Saturday, 25 October 2014


A few years ago when buying organic food the lady at the till told me that she could not afford to buy it. My response was to explain that we did it for health reasons and that as we didn't go to the pub or theatre or cinema, good food was what we could enjoy. A doctor when diagnosing ME (chronic fatigue) advised a diet cutting out all 'e' numbers! So many folk want to buy food as cheaply as possible, fuelled by the supermarket wars, not realising that it is not usually the supermarkets that take the cut but the farmers!
I believe that my tremour is the result of the cheap food I ate back in the sixties, seventies and eighties - there is the saying 'we are what we eat'. My tremour is benign and not Parkinsons but because of my tendency towards asthma I cannot take the usual pills but have found some that seem to take the edge of it - until I get into a social setting! It is ok if it is dinner and I'm not driving, as a glass of wine works wonders but that is no good if you are having breakfast in a hotel before driving a hundred miles! My bacon and mushrooms I could spear with my fork - no trouble - but the scrambled egg refused to stay on my fork and flew off before it reached my mouth! but I was the only one in the dining room - hardly a social setting! in the end I gave up and copied my younger grandboy and used my fingers - job done! Methinks another visit to the docs to talk about what to do when my shakes go wild!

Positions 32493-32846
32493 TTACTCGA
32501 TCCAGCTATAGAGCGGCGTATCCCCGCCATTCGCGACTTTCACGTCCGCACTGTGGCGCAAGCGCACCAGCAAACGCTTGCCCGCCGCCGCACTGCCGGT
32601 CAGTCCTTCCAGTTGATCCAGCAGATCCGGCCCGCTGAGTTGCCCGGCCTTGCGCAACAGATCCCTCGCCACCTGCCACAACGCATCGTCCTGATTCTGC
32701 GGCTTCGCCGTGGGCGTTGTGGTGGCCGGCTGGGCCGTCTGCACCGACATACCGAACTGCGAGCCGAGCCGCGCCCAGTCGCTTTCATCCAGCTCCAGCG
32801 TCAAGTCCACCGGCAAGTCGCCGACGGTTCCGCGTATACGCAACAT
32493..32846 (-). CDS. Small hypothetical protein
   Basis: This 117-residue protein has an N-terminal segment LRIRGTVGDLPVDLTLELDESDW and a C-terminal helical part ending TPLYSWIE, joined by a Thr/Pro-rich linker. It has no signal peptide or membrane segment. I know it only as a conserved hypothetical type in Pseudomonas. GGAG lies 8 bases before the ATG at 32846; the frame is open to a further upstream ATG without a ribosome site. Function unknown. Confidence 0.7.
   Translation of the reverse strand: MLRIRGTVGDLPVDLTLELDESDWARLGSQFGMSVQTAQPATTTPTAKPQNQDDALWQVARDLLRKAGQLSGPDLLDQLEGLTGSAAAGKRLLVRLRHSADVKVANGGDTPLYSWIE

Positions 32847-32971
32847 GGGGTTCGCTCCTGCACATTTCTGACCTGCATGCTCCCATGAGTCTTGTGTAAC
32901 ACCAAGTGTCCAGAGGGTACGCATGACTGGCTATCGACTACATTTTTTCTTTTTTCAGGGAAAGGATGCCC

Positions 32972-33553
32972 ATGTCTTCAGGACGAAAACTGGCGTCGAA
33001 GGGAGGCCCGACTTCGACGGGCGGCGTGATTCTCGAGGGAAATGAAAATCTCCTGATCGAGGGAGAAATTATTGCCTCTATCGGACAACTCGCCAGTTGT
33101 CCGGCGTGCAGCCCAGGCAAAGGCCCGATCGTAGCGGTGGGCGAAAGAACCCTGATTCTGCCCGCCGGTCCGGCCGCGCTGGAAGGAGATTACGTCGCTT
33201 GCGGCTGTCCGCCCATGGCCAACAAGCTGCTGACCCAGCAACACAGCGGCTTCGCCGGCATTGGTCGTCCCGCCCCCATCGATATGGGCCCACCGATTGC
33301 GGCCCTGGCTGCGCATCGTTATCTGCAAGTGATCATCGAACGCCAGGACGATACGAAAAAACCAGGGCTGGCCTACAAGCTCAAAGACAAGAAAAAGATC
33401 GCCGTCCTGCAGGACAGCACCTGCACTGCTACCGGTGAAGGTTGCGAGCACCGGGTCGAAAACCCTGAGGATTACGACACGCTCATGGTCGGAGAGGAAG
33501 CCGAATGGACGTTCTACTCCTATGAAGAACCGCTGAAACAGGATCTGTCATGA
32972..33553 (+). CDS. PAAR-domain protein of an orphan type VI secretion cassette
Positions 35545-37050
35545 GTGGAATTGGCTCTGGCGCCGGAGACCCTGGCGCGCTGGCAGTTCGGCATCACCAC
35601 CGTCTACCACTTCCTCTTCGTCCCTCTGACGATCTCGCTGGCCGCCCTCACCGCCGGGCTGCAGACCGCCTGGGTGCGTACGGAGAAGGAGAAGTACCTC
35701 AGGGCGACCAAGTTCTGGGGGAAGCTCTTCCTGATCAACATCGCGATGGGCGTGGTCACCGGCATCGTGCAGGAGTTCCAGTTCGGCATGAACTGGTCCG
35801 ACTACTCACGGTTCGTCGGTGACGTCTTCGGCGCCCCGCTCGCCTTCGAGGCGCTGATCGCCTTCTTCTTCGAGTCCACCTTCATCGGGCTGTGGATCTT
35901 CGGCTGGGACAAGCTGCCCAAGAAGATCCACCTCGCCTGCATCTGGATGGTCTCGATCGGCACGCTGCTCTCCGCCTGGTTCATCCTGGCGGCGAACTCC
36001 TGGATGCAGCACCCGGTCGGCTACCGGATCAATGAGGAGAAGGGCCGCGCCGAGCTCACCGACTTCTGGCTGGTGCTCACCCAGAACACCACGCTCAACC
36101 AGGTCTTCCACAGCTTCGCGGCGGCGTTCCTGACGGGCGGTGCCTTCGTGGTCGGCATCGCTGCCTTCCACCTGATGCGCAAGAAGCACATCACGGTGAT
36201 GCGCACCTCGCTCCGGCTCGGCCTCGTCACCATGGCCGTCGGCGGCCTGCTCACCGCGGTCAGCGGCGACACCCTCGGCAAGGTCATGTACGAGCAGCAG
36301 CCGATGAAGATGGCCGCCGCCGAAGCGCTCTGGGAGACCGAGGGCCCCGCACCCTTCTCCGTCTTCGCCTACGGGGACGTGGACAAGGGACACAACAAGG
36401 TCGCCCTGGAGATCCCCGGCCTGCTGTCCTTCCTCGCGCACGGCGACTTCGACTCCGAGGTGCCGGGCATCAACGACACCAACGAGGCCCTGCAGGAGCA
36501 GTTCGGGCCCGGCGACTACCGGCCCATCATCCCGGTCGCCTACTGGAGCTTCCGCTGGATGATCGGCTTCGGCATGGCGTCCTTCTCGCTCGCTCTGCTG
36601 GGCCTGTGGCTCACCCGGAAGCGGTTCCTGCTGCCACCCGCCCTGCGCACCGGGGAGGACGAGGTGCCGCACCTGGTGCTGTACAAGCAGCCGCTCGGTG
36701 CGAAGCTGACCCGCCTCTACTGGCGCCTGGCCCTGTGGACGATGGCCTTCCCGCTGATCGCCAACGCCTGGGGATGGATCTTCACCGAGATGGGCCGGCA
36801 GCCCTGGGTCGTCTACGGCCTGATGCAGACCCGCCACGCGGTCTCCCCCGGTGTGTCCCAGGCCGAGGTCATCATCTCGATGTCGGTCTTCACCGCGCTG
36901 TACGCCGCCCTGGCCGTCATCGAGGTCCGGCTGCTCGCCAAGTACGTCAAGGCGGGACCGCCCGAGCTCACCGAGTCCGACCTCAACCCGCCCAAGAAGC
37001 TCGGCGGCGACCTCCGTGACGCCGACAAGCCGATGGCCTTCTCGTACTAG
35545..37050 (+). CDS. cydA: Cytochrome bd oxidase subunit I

Friday, 24 October 2014

catalyst live14

I got there and it was brilliant! 
I've come away with thoughts yet to digest, some wonderful memories and a couple of books by two of the speakers! One of the books is the autobiography of Sir John Houghton. I was first encouraged to think responsibly about our planet by one of our lodgers thirty years ago and immediately changed my washing liquid and washing up liquid to a more environmentally friendly one. Since then we have changed our eating habits to organic food, grown without the chemicals that continue to damage our environment and our bodies. Over the years and through his Dartmoor blog, he has made me aware that we have already past the peak oil production - we now have less oil under the ground than we have already used up! Sir John, speaking just before lunch, made us aware that the oil companies are not at all worried by climate change and the melting of the icecaps as there is more oil to be found underneath. As we approached lunchtime I had a sick feeling in my stomach!
The day was interspersed by poems from Lucy Berry and I hope to use one or two of her poems in my next service.
The highlight of the day for me was the talk from Glen Marshall on Jazz. As well as being a co-principal of the Northern Baptist College, he also blows. He spoke and his talk was illustrated by the playing of a sax by one of his fellow blowers. It was loud and beautiful! His talk took me from smiles to tears, touching something deep within me.

Thursday, 23 October 2014

its been a funny week